The Sacrifice of Second Helpings

WORDS FROM W.W.                                                          July 7, 2017

                               

I just finished reading Herbert Hoover: A Life by Glenn Jeansonne. An excellent book about a man who usually has become the scapegoat for the Great Depression. What I discovered about Hoover, however, is that he helped feed an estimated 83 million people, was responsible for the delivery of nearly 34 metric tons of food, clothing, and medicine to those endangered by famine and pestilence in Europe and Asia, and was known as “The Great Humanitarian.”

One of the ways he provided food to those in Europe who were starving was by convincing Americans to cut down on the portions of food that THEY were eating…even before The United States got involved in World War 1. Hoover convinced Americans to curtail their consumption of sugar, cease eating bacon and white flour, raise home gardens, and…clean their plates! Twenty million Americans signed pledge cards to abide by these guidelines and were given a sticker for their window indicating their vow to conserve.

Clergy were asked to deliver sermons that emphasized the serious nature of conservation. The term “Hooverizing” became the word that was used to describe the emphases of conserving, and Hoover and his wife Lou modeled conservation in their own home.

The nationwide effort helped feed the Allied troops and hungry European children. It was a simple solution: If we commit to eating what we need, not what we want, the excess…the second helpings!…could go to help feed others.

Amazing! American citizens saw and felt the responsibility to help the plight of others by not thinking of themselves first! The sacrifice of second helpings!

I would say such sacrifice today is only seen in pockets of our country. Little anomalies from what is the norm. The anticipated standard is consumption. We strive for more…more money, more free time, more house, more cable channels, more food in the freezer, more peace and quiet, more pairs of shoes. To sacrifice my excess for the helping of the common good is way beyond our philosophies of life. The bumper sticker, seen more and more these days slapped on the back of BMW’s and big boy trucks, that says “The one who dies with the most toys wins!”…that hints at the core of our life purpose. Most of us don’t want to openly admit that but there is truth at its center.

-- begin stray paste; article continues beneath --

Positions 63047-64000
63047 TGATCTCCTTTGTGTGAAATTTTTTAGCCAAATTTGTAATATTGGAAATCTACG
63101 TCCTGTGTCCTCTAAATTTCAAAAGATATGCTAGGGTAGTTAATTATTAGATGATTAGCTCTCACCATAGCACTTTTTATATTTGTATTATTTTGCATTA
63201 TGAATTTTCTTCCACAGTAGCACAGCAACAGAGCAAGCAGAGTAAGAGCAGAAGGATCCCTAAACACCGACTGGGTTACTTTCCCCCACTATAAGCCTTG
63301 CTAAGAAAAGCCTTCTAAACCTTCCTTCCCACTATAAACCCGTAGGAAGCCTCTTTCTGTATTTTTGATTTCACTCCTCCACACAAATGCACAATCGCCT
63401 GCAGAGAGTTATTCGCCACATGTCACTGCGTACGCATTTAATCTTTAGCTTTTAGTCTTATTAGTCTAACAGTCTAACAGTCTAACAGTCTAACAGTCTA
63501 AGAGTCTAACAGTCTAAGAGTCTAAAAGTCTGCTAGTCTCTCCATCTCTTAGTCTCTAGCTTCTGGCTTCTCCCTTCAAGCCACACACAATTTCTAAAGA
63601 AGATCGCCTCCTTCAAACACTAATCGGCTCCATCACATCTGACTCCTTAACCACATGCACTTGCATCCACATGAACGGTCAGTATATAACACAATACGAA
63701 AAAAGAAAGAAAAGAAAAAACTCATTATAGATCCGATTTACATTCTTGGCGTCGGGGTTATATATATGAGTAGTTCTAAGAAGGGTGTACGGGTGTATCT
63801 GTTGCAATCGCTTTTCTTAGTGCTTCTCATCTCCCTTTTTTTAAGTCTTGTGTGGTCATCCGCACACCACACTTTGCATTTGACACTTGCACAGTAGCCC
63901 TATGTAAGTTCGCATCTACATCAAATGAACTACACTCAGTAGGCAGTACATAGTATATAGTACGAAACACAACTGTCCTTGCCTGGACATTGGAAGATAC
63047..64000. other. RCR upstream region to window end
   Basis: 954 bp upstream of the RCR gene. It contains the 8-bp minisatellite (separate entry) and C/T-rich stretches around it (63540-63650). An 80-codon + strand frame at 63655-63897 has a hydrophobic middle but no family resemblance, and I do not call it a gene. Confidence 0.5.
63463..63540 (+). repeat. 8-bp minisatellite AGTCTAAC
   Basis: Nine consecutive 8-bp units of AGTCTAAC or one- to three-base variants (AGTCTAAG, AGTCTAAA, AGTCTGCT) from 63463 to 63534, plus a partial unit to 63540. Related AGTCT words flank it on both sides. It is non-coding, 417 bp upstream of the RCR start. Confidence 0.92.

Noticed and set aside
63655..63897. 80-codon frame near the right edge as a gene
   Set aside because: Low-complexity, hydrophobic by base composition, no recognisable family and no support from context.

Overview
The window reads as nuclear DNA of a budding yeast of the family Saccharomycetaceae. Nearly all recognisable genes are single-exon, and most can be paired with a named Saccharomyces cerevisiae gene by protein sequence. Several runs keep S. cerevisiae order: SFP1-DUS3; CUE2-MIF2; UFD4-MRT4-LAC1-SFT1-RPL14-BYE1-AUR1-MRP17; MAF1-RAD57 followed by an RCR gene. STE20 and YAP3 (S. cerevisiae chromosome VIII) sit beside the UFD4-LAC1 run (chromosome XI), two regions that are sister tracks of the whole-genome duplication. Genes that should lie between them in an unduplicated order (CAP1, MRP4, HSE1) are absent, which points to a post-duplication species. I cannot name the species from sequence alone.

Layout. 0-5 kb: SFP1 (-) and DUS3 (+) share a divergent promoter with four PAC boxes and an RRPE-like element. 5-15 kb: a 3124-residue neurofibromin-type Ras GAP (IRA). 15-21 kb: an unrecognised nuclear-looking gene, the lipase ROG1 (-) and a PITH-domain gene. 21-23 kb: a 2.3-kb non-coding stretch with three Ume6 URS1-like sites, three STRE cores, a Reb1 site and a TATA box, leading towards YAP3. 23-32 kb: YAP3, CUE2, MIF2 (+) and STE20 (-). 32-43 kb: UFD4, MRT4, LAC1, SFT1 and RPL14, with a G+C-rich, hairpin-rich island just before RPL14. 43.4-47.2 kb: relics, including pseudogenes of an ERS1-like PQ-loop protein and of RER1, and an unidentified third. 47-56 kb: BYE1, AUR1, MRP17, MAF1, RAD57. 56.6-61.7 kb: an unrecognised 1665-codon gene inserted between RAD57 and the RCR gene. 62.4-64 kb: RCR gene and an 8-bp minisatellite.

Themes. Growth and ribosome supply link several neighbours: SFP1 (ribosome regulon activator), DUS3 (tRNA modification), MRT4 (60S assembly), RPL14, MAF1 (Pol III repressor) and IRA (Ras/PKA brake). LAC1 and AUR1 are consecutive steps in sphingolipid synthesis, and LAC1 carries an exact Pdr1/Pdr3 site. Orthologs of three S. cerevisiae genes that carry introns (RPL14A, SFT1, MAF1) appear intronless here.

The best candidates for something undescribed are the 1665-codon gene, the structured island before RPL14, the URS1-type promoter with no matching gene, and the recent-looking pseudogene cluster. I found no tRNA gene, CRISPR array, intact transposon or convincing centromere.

Of course, there is the danger of becoming arrogantly pious in the midst of sacrifice. It’s the perversion of sacrifice that is often seen in the church, a changing of something good into simply another way to judge who is really, really  spiritual and who is not as spiritual.

What would it look like today to see a mass of people sacrifice for the benefit of others? I’m talking about ongoing sacrifice, not just momentary inconvenience. What would it take for people to “buy in” to a cause that is not just a short sprint but a marathon struggle? What national or world crisis needs to happen for “Hooverizing” to re-emerge like a benevolent tsunami wave?

 

Explore posts in the same categories: Bible, children, Christianity, Community, Freedom, Jesus, love, Nation, Pastor, Story, Teamwork, The Church, Uncategorized, Youth

Tags: , , , , , , , , , , , , , , , ,

You can comment below, or link to this permanent URL from your own site.

Leave a Reply

Fill in your details below or click an icon to log in:

WordPress.com Logo

You are commenting using your WordPress.com account. Log Out / Change )

Twitter picture

You are commenting using your Twitter account. Log Out / Change )

Facebook photo

You are commenting using your Facebook account. Log Out / Change )

Google+ photo

You are commenting using your Google+ account. Log Out / Change )

Connecting to %s


%d bloggers like this: